9 March 2009

The basics of Western Literature

Years ago, when I had just begun work on my Masters degree, I sat in a class listening to a PhD candidate descant on one of his favourite topics: Homoeroticism in the Renaissance. It was a hot topic at the time, and he was extremely well read and very, very good in expounding upon the subject. I had the misfortune to be stuck repeatedly in giving my presentations after him in class, and I was painfully aware of how much better informed, how much a better writer, just how much better he was in general than I. Everything he wrote was publishable, and he was encouraged to publish as much as possible. No one would rate my work so highly.

On that day he was giving a presentation on Spenser, and I was once again to follow him. He went through the poem, explaining how each part fit into his theory, except for one brief stanza, where he struggled and made his point in a very clumsy fashion. I was intrigued, because the evidence he needed was right in front of him, in a reference Spenser made to one of Ovid's myths, and he just missed it. So I asked him at the end of his presentation why he made the point the way he did when he could have made use of Spenser's reference to Ovid and made his point much more elegantly. His response was an indifferent shrug. "I wouldn't know," he said. "I never read Ovid."

I could never look at him the same way again. He knew everything about modern theorists and their theories, but he was totally uninformed about the Roman and Greek literature and he did not care. He thought he was not missing anything. He could not have been more wrong. The writers of the past read the writers who came before them, and filled their works with references to the earlier works. Shakespeare and his contemporaries filled their works with references to Vergil, Ovid, Plutarch, Livy, Cicero, Seneca, Homer, the Bible. Writers commonly did this up until our own century. Without a basic knowledge of the early writers, the modern readers is missing a huge chunk of the meaning and power of these writers.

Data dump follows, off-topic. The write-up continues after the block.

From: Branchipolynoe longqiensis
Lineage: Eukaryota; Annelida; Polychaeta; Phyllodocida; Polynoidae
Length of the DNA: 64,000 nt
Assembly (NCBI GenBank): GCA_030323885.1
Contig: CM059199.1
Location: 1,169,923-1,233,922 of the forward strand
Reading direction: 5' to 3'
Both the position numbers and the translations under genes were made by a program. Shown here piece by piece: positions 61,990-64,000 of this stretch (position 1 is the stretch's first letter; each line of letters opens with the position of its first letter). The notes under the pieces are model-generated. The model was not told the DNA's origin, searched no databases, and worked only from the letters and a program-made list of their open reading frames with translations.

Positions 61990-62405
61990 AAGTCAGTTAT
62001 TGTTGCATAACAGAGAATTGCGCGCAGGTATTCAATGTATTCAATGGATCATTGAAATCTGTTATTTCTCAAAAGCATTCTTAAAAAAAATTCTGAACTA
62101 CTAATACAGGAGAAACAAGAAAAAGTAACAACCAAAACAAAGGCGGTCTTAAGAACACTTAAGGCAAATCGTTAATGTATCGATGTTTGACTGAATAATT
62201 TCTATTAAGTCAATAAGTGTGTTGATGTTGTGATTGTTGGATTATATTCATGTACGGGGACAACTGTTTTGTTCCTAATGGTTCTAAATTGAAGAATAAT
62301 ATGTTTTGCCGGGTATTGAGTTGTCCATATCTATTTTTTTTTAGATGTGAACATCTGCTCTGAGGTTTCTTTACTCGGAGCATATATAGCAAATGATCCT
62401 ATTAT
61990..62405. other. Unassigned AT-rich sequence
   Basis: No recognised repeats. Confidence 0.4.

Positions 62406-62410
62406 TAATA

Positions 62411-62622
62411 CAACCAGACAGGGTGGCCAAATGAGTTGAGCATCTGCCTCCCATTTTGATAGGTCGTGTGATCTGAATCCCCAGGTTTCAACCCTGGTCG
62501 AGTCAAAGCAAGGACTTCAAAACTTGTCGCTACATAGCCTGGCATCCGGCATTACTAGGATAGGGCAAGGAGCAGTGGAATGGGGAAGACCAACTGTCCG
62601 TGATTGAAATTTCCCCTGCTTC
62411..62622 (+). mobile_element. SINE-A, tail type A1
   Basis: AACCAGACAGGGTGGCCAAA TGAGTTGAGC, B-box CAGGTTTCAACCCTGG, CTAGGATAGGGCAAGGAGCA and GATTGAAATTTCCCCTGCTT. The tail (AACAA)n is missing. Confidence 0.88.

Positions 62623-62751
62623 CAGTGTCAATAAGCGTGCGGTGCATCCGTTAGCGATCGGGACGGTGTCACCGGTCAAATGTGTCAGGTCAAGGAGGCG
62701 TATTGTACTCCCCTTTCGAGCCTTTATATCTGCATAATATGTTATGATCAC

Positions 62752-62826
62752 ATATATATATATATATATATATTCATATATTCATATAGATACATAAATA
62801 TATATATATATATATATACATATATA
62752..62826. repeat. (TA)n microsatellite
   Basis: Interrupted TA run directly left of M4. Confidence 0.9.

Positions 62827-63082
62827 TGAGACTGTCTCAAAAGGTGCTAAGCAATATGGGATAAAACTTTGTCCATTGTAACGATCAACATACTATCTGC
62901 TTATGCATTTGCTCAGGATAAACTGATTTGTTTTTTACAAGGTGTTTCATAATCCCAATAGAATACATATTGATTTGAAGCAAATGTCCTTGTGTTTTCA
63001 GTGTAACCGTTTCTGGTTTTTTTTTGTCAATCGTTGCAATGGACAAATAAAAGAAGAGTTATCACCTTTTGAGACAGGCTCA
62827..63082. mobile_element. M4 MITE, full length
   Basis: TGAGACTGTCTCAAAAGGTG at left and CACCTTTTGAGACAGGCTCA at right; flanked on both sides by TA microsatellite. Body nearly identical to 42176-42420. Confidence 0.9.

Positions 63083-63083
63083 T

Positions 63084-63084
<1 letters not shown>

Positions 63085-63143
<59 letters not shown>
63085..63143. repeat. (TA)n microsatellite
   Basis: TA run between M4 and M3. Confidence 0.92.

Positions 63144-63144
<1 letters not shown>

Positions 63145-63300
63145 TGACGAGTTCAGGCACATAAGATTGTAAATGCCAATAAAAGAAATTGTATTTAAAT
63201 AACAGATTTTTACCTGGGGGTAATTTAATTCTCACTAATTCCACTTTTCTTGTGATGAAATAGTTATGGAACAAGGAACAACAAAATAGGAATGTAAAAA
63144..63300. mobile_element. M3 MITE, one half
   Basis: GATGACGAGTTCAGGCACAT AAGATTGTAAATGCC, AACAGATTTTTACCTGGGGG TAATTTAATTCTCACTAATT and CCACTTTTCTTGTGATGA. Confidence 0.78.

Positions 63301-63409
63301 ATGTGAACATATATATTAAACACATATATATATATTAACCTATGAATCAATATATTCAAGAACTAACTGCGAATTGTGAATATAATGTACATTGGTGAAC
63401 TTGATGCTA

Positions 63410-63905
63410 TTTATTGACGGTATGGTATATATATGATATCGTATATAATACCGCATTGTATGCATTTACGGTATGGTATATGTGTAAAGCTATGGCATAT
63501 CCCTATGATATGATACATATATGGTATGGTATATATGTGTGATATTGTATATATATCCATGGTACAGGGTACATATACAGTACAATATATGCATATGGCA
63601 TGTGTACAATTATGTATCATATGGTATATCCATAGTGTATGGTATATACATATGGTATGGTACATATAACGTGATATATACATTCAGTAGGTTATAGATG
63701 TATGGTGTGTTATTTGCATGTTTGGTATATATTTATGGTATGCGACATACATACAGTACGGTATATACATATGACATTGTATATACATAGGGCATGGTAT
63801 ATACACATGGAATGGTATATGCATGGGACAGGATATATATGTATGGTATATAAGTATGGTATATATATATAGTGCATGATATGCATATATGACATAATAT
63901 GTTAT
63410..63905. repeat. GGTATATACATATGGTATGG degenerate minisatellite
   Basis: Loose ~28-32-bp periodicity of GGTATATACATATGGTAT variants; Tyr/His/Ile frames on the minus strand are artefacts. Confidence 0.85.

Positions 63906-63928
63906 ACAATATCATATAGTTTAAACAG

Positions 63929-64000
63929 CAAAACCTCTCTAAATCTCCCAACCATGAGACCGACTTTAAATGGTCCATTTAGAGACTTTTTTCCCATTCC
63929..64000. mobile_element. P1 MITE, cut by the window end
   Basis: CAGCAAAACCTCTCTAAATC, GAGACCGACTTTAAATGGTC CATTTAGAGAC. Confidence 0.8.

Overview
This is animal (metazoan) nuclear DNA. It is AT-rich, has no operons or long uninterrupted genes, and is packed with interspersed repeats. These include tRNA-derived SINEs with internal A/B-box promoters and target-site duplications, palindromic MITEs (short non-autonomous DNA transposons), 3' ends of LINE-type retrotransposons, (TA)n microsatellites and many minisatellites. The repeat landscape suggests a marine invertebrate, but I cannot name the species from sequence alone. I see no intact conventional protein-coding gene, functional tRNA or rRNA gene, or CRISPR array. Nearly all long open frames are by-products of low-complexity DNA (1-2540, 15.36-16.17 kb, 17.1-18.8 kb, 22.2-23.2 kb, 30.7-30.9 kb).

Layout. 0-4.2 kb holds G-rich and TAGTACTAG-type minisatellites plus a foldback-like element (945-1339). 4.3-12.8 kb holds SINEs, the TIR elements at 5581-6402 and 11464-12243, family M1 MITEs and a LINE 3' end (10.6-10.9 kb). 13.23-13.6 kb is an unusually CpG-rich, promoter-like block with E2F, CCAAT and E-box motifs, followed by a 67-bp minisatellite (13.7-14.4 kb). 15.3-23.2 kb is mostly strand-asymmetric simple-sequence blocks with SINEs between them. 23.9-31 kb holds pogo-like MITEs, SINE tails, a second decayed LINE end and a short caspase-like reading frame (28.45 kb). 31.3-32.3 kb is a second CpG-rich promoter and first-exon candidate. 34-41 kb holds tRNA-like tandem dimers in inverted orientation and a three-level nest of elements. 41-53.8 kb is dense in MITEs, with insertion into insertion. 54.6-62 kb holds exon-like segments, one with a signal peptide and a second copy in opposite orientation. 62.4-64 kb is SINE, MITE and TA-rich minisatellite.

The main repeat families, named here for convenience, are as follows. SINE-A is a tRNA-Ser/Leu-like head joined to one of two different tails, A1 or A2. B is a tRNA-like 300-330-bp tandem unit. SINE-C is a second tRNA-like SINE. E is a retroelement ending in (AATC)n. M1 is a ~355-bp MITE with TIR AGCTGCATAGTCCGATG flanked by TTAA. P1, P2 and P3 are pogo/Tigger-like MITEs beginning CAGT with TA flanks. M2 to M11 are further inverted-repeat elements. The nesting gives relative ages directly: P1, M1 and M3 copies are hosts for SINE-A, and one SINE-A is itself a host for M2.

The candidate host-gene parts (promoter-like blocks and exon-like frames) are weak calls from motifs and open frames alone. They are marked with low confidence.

My own education in the classics was accidental. In my undergraduate years I had repeatedly been among the last to sign up for courses, which meant the courses had wanted to take were all full and I was stuck taking what was left. I never got to take the hot subjects, and I was left with the stuff no one else wanted, which included repeated courses in the classics. I was disgruntled at the time, and became both elated and disgruntled as my education wore on. Being grounded in the classics at that time was like having eyes when all others were blind. Unlike this genius and others of his ilk, I could see the references and the subtexts. A knowledge of the classics also helped me to see through much of the modern 'theories' and to understand them for the nonsense they were.

I also could see the lie of the 'newness' of modern literary movements. Take one of the popular forms of writing from the 80's: meta-theatre and meta-fiction. In both cases, both the fiction and the theatre draw attention to their status as fiction or theatre. Say, for example, a play about putting on a play, or a movie in which a character explains that they are doing what they do because that's how it they were written. That sort of thing. New and cutting edge, right? Wrong. It was done before and better. Take The Knight of the Burning Pestle, for instance, written by Beaumont and Fletcher, the two men who took over writing for the King's men after Shakespeare retired. In this play two characters in the audience insist on changing the scenes to suit their fancy. Or Laurence Sterne's Tristram Shandy, a work which one wag described as "A post modern classic written three hundred years before there was any modernism to be post over."

The downside was that I appeared to be the only one who knew these things. To my peers, I was the blind one.

These books give the reader something the modern theorists cannot and never shall: perspective. To the modern theorist the only value which they seem to admire is the value of the 'new', and that is not a value that endures. By sending your mind across the centuries a reader can gain a far greater perspective and see beyond the value of that which is new, and perhaps begin to grasp the values that are eternal.

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